Hi. I'm Chaiyong Ragkhitwetsagul.
I'm currently an (almost) 3rd year MPhil/PhD student in Centre for Research on Evolution, Search and Testing (CREST) under Software Systems Engineering (SSE) group in the Department of Computer Science at University College London. I'm also an assistant instructor at the Faculty of ICT, Mahidol University, my sponsor, which I'll go back to continue working after completing my PhD.
I received a bachelor degree in Computer Engineering from Kasetsart University, Thailand, and a master degree of MSIT-Very Large Information Systems from Carnegie Mellon University, USA.
I'm currently staying in London, a wonderful city except the rain (especially in winter) ...
I'm generally interested in software engineering research but specifically on these three topics:
Source Code Similarity
My PhD research topic is "Measuring Code Similarity in Large-scaled Code Corpora". I am currently finding a technique to retrieve similar source code from over web-scale datasets (something at the scale of over 100M SLOC) with high accuracy. I'm also working on an empirical analysis to compare various state-of-the-arts source code similarity analysers against different types of code modifications.
I am particularly interested in clone detection and its related work or applications. I've worked on using search-based techniques with clones such as optimising clone detection tool's parameters to maximise clone agreemenet among tools
Mining of Software Repositories
I am currenlty studying the effects of cloned code between Stack Overflow and open source projects in terms of licensing violation and outdated code.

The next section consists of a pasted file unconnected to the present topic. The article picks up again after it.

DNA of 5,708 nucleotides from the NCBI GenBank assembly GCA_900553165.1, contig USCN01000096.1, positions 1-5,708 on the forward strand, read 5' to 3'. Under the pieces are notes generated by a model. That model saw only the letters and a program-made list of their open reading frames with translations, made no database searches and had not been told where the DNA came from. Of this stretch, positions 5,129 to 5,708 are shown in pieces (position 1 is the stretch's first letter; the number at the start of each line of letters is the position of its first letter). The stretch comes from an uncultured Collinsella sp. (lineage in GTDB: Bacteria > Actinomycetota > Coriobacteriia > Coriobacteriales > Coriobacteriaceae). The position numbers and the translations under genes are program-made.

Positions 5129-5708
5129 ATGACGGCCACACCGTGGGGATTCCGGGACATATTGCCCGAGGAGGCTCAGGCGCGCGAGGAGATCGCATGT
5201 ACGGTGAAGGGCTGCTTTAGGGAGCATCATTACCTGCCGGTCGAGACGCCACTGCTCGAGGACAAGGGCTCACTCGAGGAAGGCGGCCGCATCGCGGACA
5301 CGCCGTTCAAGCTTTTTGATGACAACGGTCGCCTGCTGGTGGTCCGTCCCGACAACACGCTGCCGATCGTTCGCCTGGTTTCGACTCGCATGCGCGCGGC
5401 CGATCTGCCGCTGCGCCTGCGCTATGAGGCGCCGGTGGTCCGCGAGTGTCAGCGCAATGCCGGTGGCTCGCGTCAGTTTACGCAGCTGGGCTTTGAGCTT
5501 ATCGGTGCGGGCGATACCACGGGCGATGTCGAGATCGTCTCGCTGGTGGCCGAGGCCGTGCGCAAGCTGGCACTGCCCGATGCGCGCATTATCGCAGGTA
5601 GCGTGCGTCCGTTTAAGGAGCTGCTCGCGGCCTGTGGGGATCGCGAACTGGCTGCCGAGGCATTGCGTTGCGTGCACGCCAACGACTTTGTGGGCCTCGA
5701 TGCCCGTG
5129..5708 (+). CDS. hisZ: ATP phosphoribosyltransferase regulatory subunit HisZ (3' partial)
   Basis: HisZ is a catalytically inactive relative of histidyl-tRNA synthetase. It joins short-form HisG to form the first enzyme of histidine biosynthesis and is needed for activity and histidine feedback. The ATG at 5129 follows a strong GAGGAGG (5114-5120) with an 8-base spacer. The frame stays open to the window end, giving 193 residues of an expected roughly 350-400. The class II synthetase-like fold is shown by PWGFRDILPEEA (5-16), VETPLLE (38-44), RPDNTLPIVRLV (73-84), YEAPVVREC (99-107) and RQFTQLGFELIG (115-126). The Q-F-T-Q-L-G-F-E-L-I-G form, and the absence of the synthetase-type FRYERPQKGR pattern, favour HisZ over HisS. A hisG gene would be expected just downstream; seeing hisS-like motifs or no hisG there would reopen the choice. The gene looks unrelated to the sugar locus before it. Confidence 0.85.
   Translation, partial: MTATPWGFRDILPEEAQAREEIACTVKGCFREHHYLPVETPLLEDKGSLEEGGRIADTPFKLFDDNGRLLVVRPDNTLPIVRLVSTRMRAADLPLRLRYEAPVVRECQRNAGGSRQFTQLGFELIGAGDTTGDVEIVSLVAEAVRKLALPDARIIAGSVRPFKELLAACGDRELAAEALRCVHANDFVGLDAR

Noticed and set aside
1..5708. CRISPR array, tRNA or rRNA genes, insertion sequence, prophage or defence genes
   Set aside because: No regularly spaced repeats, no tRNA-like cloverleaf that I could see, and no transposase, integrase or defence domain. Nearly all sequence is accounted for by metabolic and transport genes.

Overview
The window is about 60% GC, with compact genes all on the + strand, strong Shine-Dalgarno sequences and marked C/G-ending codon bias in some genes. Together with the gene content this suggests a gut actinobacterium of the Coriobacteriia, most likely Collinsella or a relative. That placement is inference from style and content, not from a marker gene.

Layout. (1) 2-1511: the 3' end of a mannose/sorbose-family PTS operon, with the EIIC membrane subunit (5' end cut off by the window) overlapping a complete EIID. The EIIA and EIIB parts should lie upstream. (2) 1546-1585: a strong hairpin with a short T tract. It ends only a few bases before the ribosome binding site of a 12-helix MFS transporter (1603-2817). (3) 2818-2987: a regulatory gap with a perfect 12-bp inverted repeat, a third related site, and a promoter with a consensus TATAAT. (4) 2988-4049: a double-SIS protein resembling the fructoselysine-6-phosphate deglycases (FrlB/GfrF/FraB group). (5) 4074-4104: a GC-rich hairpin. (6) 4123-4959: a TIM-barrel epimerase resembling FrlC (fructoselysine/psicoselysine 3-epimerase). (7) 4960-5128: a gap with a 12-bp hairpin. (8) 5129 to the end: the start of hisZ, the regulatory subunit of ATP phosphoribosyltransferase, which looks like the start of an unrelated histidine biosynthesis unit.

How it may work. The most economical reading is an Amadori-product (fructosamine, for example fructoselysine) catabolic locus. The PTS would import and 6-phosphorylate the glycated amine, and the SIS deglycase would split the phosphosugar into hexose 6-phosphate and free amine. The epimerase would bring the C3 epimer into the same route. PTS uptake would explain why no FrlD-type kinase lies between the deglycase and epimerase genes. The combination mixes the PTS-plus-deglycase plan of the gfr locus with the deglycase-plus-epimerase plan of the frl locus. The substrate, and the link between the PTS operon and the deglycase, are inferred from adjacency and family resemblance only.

- 10 Jan 2017: "Using Compilation/Decompilation to Enhance Clone Detection" is accepted at IWSC 2017. We compile and decompile three software systems and found that the comp/decompilation process helps increasing clone recall of NiCad without sacrificing precision.
- 25 Oct 2016: My SCAM'16 paper is invited for EMSE journal extension! We are excited to expand the experiment further to another dataset and see if we can reuse the optimal configurations derived from the first dataset we have in the SCAM paper to it.
- 12 Sep 2016: I have received the NSF Student Travel Support for my trip to SSBSE 2016 in the US. Thanks to the organiser!
- 29 Jul 2016: My submission of "Similarity of Source Code in the Presence of Pervasive Modifications" to SCAM 2016 is accepted. This is my very first full research paper. It is the work I have been working on for more than a year. We have evaluated 30 similarity analysers against 50 Java source code files that have been pervasively modified using code obfuscators/compiler/decompilers. We found that specialised tools such as CCFinderX clone detector has better performance than general tools such as string similarity and NCD tools.
- 29 Jul 2016: My submission of "Measuring Code Similarity in Large-scaled Code Corpora" to late pre-doctoral ICSME 2016 Doctoral Symposium is accepeted. I'm thrilled to discuss my PhD work with other research students at ICSME.
- 30 Jun 2016: I have been awarded $20,000-worth cloud computing power from Microsoft Azure for Research for 1 year for my proposal of "ISiCS: Internet-scaled Similar Code Search". We're planning to use it for a large-scale experiment. It is going to be fun!
- 23 Jun 2016: My SSBSE Challenge Track 2016 paper "Searching for Configurations in Clone Evaluation: A Replication Study" co-authored with Matheus Paixao, Manal Adham, Saheed Busari, Jens Krinke, and John H. Drake is accepeted. I was very excited since this is the first research paper ever in my PhD study. We found that EvaClone, clone detector's parameter optimisation framework, can give higher agreements among six tools but with too many clones reports. The fitness function needs improvements.
You can find my CV here:
First: Dr. Jens Krinke
Second: Dr. David Clark